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The Carletonian

The Carletonian

Ambitious app creates new View on social networking

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In the library on a Tuesday night, there sits students near each other doing various scholarly things. Some read, some take notes. All of them, however, are being tracked by a new smart phone app called View.

What is View? Well, perhaps it’s best to start with what it’s not. It is not Facebook, in that it makes no attempt to be a place to share thoughts or pictures. It is not Tinder, in that there is no way to message or even contact other app users.

Instead, View is an app that wants to show you where people are on campus. This means it uses the GPS on your phone to show you pictures of other people nearby. If someone in the library is visually intriguing, one simply opens the app and finds out his or her name.

It is, indeed, just that simple. There are no status updates, no pictures to upload, just a long list of pictures of the people nearby. If you click on a person’s photo to find out their class year or dorm, it counts as a “view.” The number of views a person has is displayed prominently.

This view counting may become competitive. Student View user JP Beaty (’19) said he and his friends try to rack up the views. “I don’t [get competitive about views] on a personal level,” Mr. Beaty said, “But on a group level, we’re like, ‘oh, we’re the top six spots on View right now.’ And we view each other to make that happen.”

In tandem with a possible competitive component, the app intends to create an intra-collegiate database of students. If two people view each other, there is a notification sent to both phones with the other person’s name, similar to a Tinder match. Yet, the utility of this is limited because there is no way to message the other person.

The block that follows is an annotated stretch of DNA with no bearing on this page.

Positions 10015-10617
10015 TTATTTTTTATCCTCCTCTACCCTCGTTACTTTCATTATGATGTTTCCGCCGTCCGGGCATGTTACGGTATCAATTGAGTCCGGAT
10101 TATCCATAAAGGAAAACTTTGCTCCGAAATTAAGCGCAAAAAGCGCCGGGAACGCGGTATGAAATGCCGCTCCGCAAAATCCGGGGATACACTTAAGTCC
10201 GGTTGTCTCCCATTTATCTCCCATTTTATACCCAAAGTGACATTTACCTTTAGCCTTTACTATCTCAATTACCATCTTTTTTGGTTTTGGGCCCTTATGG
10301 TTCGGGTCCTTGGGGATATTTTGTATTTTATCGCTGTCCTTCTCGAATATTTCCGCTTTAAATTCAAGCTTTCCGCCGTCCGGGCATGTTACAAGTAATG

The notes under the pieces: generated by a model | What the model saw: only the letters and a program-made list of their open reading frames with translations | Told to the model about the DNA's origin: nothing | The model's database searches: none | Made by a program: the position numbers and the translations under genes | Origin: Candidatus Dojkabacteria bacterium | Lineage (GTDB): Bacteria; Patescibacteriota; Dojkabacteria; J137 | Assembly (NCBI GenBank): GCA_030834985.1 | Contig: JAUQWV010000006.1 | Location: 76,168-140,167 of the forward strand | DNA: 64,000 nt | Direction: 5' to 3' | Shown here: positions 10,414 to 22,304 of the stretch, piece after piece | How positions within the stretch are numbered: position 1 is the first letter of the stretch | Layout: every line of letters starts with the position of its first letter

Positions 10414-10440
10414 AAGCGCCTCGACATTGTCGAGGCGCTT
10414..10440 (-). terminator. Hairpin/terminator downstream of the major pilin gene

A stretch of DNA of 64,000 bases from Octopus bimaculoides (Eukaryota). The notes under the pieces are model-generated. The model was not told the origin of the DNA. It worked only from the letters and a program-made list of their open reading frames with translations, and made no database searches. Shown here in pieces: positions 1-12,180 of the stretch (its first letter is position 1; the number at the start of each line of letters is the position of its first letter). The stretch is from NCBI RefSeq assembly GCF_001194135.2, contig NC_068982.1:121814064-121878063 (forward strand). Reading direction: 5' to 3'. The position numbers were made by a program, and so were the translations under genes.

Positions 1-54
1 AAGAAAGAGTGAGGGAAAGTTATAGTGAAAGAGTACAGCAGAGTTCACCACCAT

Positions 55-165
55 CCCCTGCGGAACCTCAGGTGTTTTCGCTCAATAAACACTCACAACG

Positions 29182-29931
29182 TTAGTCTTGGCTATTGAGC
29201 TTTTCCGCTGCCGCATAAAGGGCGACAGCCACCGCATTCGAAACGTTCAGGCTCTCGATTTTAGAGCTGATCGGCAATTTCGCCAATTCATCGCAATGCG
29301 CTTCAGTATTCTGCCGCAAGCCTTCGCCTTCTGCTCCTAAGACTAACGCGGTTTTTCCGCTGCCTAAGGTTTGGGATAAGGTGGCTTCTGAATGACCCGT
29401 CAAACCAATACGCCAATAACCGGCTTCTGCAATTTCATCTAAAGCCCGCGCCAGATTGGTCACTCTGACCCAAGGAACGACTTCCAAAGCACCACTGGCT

View is a nascent app that has not been fully developed or entrenched. It is not possible, for instance, to delete a View profile once created. It also may not be desirable for some users to let others know your location at all times, even if it is only given vaguely as a feet distance away.

Still, perhaps the most ambitious part of the View app is its lack of ambition.

That is, instead of attempting to create a network that replaces human interaction (Facebook), it attempts to aid human interaction by giving some details that might start a conversation. If you know someone has viewed you, and you have viewed him or her, it might provide the confidence to introduce yourself.

Yet, whether the app will achieve this function remains to be seen. As Mr. Beaty summarized, “If I really wanted to know somebody’s name, I would just go up and be like, ‘Hey, what’s your name?!’ I don’t feel like I need this digital intermediary for it.”

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